Our Quebec City Tour


We took a day out to explore Quebec City.  This included a walking tour of both the upper and lower towns, a river cruise with AML, and finally riding the ferry to Levis, and back to see the Quebec City skyline lit up at dusk.

We have really liked walking tours to explore the more historic places of these old cities.  The Quebec tour met our expectations.  Led by Paul, a Quebec native, we not only learned the history but also got a true feel of the place.

The tour begins in the upper town, just off the Terrasse Dufferin, the large boardwalk around the Chateau Fontenac Hotel, and below The Citadel.  The terrace provides commanding views of the Saint Lawrence River Quays.  The upper funicular station is here, providing a “stair free” access between the upper and lower towns.

The Chateau Frontenac one of Canada’s Grand Railway Hotels 

The first stop was the Samuel de Champlain monument, the explorer and founder of Quebec, and the birthplace of France in North America.


Farther along the Terrasse we found an example of the defenses used for the city.  These are mainly British cannon, except for several Russian cannon that were gifted to the city.

British Cannon with the Royal Monagram

Russian Cannon with double headed eagle
The Wolfe Montcalm Monument honors the two opposing commanders in the Battle of the Plains of Abraham leading to the surrender of Quebec to the British.  James Wolfe for the British and the Marquis de Montcalm for the French.  Both died of wounds suffered in the battle.

Further walking in the upper town reveals the drastic differences in the architecture and culture between the French and British settlers.

Built in 1675, the oldest structure in Quebec is now a restaurant.  The addition to the left shows the typical architecture of British houses of the time.  They are several stories high, and look more like town houses.  Usually with a single door and two windows at street level.

Typical of the French architecture were large three story houses with many windows, and gables at the roof.  The tall brick walls were supported and secured by steel rods that ran completely through the building, front to back.  This style dominated the upper town as it was first settled by the French within the walled city.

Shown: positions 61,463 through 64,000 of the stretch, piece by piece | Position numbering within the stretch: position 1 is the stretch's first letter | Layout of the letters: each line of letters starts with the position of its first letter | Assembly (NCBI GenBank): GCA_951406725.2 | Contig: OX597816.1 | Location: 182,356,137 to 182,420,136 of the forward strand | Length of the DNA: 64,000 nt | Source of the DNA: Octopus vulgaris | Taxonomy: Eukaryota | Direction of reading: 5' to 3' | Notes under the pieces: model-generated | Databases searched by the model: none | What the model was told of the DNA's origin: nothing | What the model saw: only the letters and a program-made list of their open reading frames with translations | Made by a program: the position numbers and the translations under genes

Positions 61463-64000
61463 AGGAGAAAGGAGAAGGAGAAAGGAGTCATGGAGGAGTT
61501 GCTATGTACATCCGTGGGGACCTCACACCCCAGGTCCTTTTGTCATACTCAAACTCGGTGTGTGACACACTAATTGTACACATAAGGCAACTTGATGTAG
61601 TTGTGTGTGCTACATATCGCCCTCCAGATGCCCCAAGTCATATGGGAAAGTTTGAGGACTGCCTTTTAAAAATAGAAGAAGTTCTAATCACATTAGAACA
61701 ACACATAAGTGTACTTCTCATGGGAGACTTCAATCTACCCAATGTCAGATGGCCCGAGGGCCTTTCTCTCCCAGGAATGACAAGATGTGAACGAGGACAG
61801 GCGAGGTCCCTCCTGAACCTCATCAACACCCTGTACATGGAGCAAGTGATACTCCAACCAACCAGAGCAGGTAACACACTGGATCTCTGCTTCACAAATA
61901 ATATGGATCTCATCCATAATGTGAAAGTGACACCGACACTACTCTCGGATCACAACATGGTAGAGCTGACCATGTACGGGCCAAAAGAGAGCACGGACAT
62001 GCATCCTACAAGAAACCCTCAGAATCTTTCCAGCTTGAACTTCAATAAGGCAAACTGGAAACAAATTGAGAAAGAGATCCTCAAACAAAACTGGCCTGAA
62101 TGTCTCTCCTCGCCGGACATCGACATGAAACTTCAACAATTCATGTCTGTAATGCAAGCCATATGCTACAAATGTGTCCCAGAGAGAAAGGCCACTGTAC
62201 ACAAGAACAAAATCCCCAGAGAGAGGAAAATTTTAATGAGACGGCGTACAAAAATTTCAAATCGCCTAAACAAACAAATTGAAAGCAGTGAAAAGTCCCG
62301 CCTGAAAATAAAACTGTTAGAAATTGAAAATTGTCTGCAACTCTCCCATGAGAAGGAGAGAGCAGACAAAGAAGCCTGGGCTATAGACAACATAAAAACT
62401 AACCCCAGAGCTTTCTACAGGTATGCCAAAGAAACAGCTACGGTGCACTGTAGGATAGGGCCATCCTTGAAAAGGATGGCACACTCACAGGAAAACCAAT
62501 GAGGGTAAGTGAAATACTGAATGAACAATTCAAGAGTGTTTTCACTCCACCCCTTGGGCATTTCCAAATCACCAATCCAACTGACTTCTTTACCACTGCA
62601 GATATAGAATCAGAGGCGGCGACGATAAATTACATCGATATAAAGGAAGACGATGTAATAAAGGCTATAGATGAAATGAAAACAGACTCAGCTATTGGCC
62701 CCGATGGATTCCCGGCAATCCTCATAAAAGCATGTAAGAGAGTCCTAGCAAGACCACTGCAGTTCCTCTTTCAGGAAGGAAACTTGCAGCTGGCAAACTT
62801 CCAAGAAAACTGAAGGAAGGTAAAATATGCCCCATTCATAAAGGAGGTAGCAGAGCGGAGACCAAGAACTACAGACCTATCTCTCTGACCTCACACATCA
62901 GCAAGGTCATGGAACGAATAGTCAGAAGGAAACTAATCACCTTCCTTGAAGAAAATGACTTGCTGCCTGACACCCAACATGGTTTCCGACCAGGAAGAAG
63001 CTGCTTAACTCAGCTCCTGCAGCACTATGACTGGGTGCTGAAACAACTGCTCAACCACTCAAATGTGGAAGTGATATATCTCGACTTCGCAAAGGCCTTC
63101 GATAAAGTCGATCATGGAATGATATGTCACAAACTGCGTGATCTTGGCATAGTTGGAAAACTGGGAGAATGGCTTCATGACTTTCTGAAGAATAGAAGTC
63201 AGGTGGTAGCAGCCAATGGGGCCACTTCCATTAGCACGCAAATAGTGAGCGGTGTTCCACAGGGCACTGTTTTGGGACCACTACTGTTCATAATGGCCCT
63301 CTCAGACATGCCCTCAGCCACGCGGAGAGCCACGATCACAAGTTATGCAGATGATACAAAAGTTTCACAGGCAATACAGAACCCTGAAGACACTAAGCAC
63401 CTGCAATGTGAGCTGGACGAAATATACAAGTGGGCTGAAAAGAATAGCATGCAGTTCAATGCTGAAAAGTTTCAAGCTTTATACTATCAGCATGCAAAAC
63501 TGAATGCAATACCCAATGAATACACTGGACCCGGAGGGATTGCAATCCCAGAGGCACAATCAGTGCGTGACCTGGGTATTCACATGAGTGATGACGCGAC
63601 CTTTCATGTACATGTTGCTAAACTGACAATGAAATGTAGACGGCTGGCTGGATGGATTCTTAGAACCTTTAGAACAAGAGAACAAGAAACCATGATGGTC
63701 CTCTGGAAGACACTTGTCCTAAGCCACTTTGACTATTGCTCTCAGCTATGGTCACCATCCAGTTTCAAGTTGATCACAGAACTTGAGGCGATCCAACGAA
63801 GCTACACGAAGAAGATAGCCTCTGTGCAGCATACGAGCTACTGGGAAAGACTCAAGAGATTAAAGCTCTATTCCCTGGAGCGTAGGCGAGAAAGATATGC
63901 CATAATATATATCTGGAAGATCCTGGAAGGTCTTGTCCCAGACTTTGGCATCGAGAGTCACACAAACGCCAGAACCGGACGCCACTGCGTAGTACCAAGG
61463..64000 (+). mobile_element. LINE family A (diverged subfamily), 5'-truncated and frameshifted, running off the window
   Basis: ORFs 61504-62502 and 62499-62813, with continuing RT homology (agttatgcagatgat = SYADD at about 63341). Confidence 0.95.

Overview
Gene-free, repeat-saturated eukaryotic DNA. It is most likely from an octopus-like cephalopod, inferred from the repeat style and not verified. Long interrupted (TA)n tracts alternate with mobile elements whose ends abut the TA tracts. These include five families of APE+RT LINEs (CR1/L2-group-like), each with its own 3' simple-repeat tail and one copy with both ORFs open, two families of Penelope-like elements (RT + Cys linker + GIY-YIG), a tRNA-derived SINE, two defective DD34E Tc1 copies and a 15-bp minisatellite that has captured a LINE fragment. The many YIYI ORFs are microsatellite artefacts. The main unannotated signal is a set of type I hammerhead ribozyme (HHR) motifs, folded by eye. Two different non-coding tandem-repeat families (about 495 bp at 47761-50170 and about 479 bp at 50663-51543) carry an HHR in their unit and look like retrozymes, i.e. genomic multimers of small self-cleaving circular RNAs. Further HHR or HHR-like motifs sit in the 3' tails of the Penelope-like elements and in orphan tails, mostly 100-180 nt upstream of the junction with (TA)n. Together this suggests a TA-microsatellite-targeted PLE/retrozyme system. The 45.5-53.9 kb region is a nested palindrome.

Quebec City has retained the original wall that protected the city atop the hill.  Ottawa and Montreal all have kept only portions of their wall city.  This section of the wall is being restored and will become a part of the park overlooking the city.

The plaza between City Hall and the Notre-Dame Basilica is under construction.  This is the oldest church in Canada and reinforces the idea that Canada was settled for two reasons.  Religion and commerce.  Today, Canada and especially Quebec considers itself a secular society.

Francois de Leval is considered the father of the Canadian church as the first Bishop of Canada.  Appointed in 1674, he soon established a Seminary that has now become the College de-Laval.

The old seminary sundial. “Dies Nostri Quasi Umbra”, Our Days Pass Like Shadows.

Francois de Laval Monument

 As we descended into the lower town we stopped for a nice view of the Chateau Frontenac.  Here you also overlook the primary shopping and dining area of the lower town.  This is primarily located along the Rue du Petite Champlain.  A walk along provides great street views and tempting treats.

Maple Taffy is maple syrup poured over crushed ice in the summer, and snow in the winter.  My step-grandfather was fromVermont.  I remember as a kid how, in the Colorado winter, he would boil up maple syrup and pour it over snow we collected from outside.

These murals painted on the sides of ancient buildings gave a glimpse into the  life of Old Quebec

Street performers everywhere

The entrance to the battery on the water front was designed for maximum protection.

This art installation is simply called Life Jackets.  Designed by Chinese artist and humanitarian Ai Wei Wei.  It is made up of over 2000 life jackets the artist collected on the Isle of Lesbos in Greece.  They were left by Syrian refugees fleeing their civil war, as a monument and reminder of refugees everywhere.  They hang from the Royal Battery built by the French in 1691.

The Notre-Dame Des Victories is a chapel built on the ruins of Champlain’s first outpost.  The chapel honors the first two failed attempts by the British to take Quebec from the French.  Control of Quebec meant to control the St. Lawrence and all trade between Europe and New France.

The Louis XIV Monument in the Palace de Victories

After our walking tour we boarded the Louis Jolliet for a cruise up the St. Lawrence River to view Montmorency Falls.

Montmorency Falls

Upon returning from one river trip, we boarded the Quebec to Levis ferry to get a different view of the skyline

The Levis Waterfront


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